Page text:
• SG Enable to work with SSA partners to develop a Future Care Planning Playbook, to provide caregivers with resources and guided support to develop a future care plan while prioritizing the needs and choices of their family member with disabilities.


Strategic Theme III: Create Inclusive Physical and Social Environments That Are Inclusive to Persons With Disabilities

Information and communications channels and materials must be designed with the needs of all persons with disabilities in mind, to enable them to participate fully in every aspect of society. This is particularly important for digital services, as the pace of digitalization continues to pick up.

By 2030, persons with disabilities will have greater access to information and communications, with reasonable accommodations provided.

Recommendation 14: Design digital services with the needs of persons with disabilities in mind

  • Government agencies are required to meet the Digital Service Standards for designing Government websites, which follow international web accessibility standards.
  • GovTech to continue to build capabilities to help Government agencies design accessible digital services through a new Accessibility Enabling Team, that will provide Government agencies with consultancy services and training resources, and propagate the use of inclusive design and accessibility testing in the product development process.
  • SG Enable to build an e-accessibility ecosystem to engage stakeholders in key sectors like healthcare and transport, across public agencies and the private sector (e.g. business owners and software developers) to raise awareness and adoption of e-accessibility.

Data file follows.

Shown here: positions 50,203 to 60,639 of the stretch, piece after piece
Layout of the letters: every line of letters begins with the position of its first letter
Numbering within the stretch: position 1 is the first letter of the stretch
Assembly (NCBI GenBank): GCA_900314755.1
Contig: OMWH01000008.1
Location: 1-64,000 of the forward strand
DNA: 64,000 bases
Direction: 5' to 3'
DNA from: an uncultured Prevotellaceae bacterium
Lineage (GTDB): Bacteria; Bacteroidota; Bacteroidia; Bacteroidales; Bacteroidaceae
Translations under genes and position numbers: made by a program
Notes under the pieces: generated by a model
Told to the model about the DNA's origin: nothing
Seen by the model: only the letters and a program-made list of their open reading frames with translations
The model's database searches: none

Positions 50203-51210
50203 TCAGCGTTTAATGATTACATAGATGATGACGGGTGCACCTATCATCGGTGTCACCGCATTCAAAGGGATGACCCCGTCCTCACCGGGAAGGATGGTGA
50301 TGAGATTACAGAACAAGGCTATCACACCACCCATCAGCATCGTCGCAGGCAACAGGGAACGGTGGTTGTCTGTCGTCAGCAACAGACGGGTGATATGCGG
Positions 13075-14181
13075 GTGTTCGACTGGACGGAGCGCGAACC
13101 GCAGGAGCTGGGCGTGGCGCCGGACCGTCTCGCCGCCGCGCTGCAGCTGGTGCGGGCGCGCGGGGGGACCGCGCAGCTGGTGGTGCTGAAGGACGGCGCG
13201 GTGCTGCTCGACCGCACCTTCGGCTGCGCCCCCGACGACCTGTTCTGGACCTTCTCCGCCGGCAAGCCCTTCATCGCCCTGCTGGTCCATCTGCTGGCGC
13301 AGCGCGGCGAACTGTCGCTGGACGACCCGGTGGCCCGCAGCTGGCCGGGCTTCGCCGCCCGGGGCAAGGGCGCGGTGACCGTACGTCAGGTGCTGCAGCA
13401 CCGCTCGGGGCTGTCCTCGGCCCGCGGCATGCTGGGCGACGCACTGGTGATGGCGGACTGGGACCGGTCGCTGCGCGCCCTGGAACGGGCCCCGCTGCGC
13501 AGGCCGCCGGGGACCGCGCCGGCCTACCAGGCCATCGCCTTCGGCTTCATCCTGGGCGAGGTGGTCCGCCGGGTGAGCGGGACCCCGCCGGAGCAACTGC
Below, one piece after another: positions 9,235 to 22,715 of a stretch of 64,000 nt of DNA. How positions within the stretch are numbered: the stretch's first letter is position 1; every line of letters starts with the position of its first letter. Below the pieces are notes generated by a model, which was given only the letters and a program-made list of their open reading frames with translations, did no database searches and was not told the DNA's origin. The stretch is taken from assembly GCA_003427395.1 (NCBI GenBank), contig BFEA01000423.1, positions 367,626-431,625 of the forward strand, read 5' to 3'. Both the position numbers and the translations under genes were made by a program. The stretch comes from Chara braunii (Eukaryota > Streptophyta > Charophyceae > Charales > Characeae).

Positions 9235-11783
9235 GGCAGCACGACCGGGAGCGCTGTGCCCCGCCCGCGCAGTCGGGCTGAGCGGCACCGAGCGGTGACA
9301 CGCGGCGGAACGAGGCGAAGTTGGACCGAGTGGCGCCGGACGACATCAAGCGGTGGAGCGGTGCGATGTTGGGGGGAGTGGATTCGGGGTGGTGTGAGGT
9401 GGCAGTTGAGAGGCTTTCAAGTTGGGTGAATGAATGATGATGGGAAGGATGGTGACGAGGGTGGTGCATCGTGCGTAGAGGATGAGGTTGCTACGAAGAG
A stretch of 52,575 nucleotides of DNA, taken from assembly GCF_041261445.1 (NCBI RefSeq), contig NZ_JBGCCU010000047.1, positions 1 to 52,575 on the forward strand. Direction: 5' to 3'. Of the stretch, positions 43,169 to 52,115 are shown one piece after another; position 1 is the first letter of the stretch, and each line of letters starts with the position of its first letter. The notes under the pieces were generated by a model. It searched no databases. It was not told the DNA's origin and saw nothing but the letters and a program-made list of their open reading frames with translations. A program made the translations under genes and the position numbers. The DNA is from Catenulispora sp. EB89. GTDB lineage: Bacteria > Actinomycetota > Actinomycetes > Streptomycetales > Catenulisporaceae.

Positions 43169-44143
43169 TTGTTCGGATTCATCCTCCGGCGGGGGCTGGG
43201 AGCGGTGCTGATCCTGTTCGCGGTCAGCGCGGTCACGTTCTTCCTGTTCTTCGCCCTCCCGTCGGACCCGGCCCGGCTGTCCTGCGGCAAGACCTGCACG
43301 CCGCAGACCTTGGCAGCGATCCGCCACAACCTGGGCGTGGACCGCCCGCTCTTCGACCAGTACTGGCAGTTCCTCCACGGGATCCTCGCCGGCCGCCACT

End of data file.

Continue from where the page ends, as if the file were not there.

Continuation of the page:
Recommendation 15: Enhance access by persons with disabilities to information and communications across non-digital platforms

  • MCI and MediaCorp to work towards extending subtitling/captioning to more programmes, and study how accessibility of free-to-air programmes can be improved further for the deaf and visually impaired communities.
  • Under the Libraries and Archives Blueprint 2025, the National Library Board will launch a suite of services for persons with disabilities, to be debuted at the Punggol Regional Library.

Achieving an inclusive transport system for all persons with disabilities requires accessible infrastructure, such as public buses and trains, and the ability to tap on dedicated transport services for those who require them. Beyond physical infrastructure, an inclusive transport system also requires a gracious and caring commuting culture.

By 2030, we aspire for persons with disabilities to have more accessible and affordable public transport, including public buses, trains, and point-to-point transport as needed. We hope that commuters and public transport workers show more care to persons with disabilities and are willing and do know how to help them.

Recommendation 16: Enhance transport infrastructure to enable persons with disabilities to navigate independently during their journey

  • LTA to upgrade more pedestrian crossings with 24/7 on-demand audible traffic signals so that persons with visual impairment can locate pedestrian crossings and use them safely.
  • OneMap, the authoritative national map of Singapore developed by the Singapore Land Authority, to be updated to include barrier-free point-to-point navigation.

Recommendation 17: Improve affordability of transport for persons with disabilities

  • Increased transport subsidies for persons with disabilities who take dedicated transport to attend SPED schools and community-based programs under the Voluntary Welfare Organization Transport Subsidy Scheme, renamed as the Enabling Transport Subsidy.

Recommendation 18: Better address public awareness and mindset barriers to foster a gracious and caring commuting culture